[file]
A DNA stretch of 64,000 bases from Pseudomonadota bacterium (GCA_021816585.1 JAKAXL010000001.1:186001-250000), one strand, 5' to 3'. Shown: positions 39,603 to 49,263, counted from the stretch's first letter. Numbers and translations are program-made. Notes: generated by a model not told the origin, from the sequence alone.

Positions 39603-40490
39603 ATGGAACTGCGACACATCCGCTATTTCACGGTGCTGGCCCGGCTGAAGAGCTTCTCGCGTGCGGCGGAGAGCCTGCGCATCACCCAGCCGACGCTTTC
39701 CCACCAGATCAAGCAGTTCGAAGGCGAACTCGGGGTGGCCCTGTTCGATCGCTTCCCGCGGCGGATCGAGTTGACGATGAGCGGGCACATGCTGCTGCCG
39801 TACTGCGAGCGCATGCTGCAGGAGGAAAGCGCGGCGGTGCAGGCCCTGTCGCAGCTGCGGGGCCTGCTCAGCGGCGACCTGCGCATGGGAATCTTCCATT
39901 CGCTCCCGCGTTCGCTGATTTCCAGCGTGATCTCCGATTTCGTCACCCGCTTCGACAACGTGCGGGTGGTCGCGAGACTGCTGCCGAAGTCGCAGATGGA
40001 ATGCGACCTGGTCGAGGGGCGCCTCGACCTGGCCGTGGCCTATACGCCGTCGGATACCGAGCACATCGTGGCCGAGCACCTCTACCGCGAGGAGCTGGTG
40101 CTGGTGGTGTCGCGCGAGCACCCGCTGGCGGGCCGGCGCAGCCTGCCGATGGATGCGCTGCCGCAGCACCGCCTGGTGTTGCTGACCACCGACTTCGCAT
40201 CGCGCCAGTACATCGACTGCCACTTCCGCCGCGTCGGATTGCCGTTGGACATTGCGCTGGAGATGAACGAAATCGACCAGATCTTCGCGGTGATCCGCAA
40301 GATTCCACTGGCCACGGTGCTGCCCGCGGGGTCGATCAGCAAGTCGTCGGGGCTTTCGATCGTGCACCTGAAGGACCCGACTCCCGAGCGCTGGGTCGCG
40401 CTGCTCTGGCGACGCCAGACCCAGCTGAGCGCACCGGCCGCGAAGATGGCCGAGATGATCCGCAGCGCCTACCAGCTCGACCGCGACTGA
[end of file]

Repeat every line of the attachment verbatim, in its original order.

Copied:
A DNA stretch of 64,000 bases from Pseudomonadota bacterium (GCA_021816585.1 JAKAXL010000001.1:186001-250000), one strand, 5' to 3'. Shown: positions 39,603 to 49,263, counted from the stretch's first letter. Numbers and translations are program-made. Notes: generated by a model not told the origin, from the sequence alone.

Positions 39603-40490
39603 ATGGAACTGCGACACATCCGCTATTTCACGGTGCTGGCCCGGCTGAAGAGCTTCTCGCGTGCGGCGGAGAGCCTGCGCATCACCCAGCCGACGCTTTC
39701 CCACCAGATCAAGCAGTTCGAAGGCGAACTCGGGGTGGCCCTGTTCGATCGCTTCCCGCGGCGGATCGAGTTGACGATGAGCGGGCACATGCTGCTGCCG
39801 TACTGCGAGCGCATGCTGCAGGAGGAAAGCGCGGCGGTGCAGGCCCTGTCGCAGCTGCGGGGCCTGCTCAGCGGCGACCTGCGCATGGGAATCTTCCATT
39901 CGCTCCCGCGTTCGCTGATTTCCAGCGTGATCTCCGATTTCGTCACCCGCTTCGACAACGTGCGGGTGGTCGCGAGACTGCTGCCGAAGTCGCAGATGGA
40001 ATGCGACCTGGTCGAGGGGCGCCTCGACCTGGCCGTGGCCTATACGCCGTCGGATACCGAGCACATCGTGGCCGAGCACCTCTACCGCGAGGAGCTGGTG
40101 CTGGTGGTGTCGCGCGAGCACCCGCTGGCGGGCCGGCGCAGCCTGCCGATGGATGCGCTGCCGCAGCACCGCCTGGTGTTGCTGACCACCGACTTCGCAT
40201 CGCGCCAGTACATCGACTGCCACTTCCGCCGCGTCGGATTGCCGTTGGACATTGCGCTGGAGATGAACGAAATCGACCAGATCTTCGCGGTGATCCGCAA
40301 GATTCCACTGGCCACGGTGCTGCCCGCGGGGTCGATCAGCAAGTCGTCGGGGCTTTCGATCGTGCACCTGAAGGACCCGACTCCCGAGCGCTGGGTCGCG
40401 CTGCTCTGGCGACGCCAGACCCAGCTGAGCGCACCGGCCGCGAAGATGGCCGAGATGATCCGCAGCGCCTACCAGCTCGACCGCGACTGA